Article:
Free food locker in downtown Menlo Park is result of charity trumping anger

by Linda Hubbard on January 23, 2021

What started as a theft has been transformed into a free food locker for hungry people thanks to Menlo Park resident Xan Craven.

She explains: “Last week my husband texted me and said the food and drinks he keeps in our carport to take with him on his way to the hospital (he is a Neuro-critical Care Fellow at Stanford) weren’t there anymore and asked if I had moved them. I hadn’t moved them, and so I checked our little security camera footage and saw that some guy on a bike and rode into our carport while I was picking up my daughter from her preschool pod, and stole the food and drinks.”

Now anxious and not feeling safe being at home with her kids, Xan posted the experience on some neighborhood groups. “A lot of people were kind and understanding, but other people had different things to say. Some were grumpy and said I shouldn’t be mad because the guy probably needed the food, and others said it wasn’t smart to keep my food out where just anyone could get to it, then others kindly mentioned that maybe I should be ok that the food being taken and hopefully it went to someone who needed it for their family.”

Xan, a professional photographer whose career is temporally on hold due mothering duties, says she thought long and hard about how her husband works 12-14 hours days in the ICU, often sitting with people who are dying as their families can’t be with them due to COVID-19 restrictions. She realized that even if her husband knew that the guy he was treating had stolen the food, he would treat him anyway.

“I decided to treat the situation with charity instead of fear and anger,” she says, “and to take the advice of some of the commenters. I went to my carport and grabbed a large storage bin and brought it in my house. I got my 2 year old and 4 year old and we went to our cupboard where we kept our pantry items and we went through all the snacks we hadn’t eaten and put them all in the storage bin. Then I wrote in big letters with a permanent marker “NEIGHBORHOOD FREE FOOD BIN’ ‘Donate if you can, Take what you need.’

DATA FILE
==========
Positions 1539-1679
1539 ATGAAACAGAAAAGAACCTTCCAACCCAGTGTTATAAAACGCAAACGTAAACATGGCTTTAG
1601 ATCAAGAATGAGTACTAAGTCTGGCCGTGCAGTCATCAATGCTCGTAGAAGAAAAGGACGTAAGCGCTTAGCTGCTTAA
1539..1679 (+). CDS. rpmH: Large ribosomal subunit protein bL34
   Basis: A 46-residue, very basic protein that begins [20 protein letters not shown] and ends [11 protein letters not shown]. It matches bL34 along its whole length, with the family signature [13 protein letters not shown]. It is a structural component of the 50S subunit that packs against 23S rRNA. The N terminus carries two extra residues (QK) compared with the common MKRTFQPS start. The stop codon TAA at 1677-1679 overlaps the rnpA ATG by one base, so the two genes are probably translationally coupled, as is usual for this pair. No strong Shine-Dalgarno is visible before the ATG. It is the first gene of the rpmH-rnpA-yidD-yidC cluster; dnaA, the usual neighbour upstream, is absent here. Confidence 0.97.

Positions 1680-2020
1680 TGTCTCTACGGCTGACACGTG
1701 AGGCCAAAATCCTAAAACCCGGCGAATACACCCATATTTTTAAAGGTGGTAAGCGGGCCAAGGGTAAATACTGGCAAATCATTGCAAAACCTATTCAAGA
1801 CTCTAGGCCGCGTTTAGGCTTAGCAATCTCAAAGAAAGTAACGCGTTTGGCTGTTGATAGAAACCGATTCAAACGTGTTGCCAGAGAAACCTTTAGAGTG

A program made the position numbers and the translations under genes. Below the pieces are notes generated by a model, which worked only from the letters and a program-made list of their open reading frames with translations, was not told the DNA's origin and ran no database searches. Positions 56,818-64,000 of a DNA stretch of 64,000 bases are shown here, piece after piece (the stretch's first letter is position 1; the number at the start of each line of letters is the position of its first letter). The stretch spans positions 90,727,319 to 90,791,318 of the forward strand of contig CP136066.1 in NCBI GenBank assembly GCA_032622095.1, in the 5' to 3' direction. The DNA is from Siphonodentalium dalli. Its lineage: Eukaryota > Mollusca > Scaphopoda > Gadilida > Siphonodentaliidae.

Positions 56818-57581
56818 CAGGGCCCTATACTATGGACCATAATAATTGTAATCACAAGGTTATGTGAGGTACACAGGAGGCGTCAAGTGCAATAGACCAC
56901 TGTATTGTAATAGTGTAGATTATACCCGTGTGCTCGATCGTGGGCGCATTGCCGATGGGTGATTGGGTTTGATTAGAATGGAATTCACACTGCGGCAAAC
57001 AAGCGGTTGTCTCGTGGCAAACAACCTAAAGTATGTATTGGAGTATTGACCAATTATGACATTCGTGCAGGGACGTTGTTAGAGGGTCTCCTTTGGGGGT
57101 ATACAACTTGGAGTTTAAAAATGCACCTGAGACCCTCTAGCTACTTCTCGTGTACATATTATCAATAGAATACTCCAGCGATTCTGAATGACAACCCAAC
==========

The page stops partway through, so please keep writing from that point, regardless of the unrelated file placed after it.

“I was flooded with kind comments and supportive people, not only cheering me on, but asking if they could contribute to the food bin as well! I was thrilled to see the beautiful culmination of charity by a humanity I had just earlier felt betrayed by.”

Word also got around that the Craven’s bin was consistently over flowing and someone saw that a local was giving away an old locker for free and coordinated with the locker owner to drop it off at the corner where the free food bin was.

“I picked up the locker that was bright red and blue, stuck it on our little skateboard and brought it to our patio,” Xan says. “I got some leftover paint we had, and painted it cream with some trees and leaves on it, hoping that blending it in a little more with the surroundings, mitigating any irritated feelings by neighbors unhappy with its presence.

“That evening my kids and I rolled the locker back to the corner [located at the intersection of Curtis Street and Live Oak Avenue], and placed some new food in it, graciously donated by my daughter’s sweet preschool teacher who had heard about our free food endeavor. Hopefully the locker will continue to hold many items for those in need during these difficult times.”

Photos by Xan Craven (c) 2021; used with permission



G. Grant January 23, 2021 at 10:12 pm

What a great idea. I’ll try and pass this story on to people in my community. I live on the coast and we have homeless and hungry people in the area. This a an idea that could and should grow. Either way I’ll be by tomorrow and drop some things off in your food locker. Curtis St and Live Oak Ave M.P.

Oli January 24, 2021 at 10:25 pm

It is impossible to satisfy everyone, that is life. People being grumpy and toxic are not satisfied with themselves. They are the ones who should learn to behave well. The idea is very kind, thank you, hopefully those in need will accept this free food locker.

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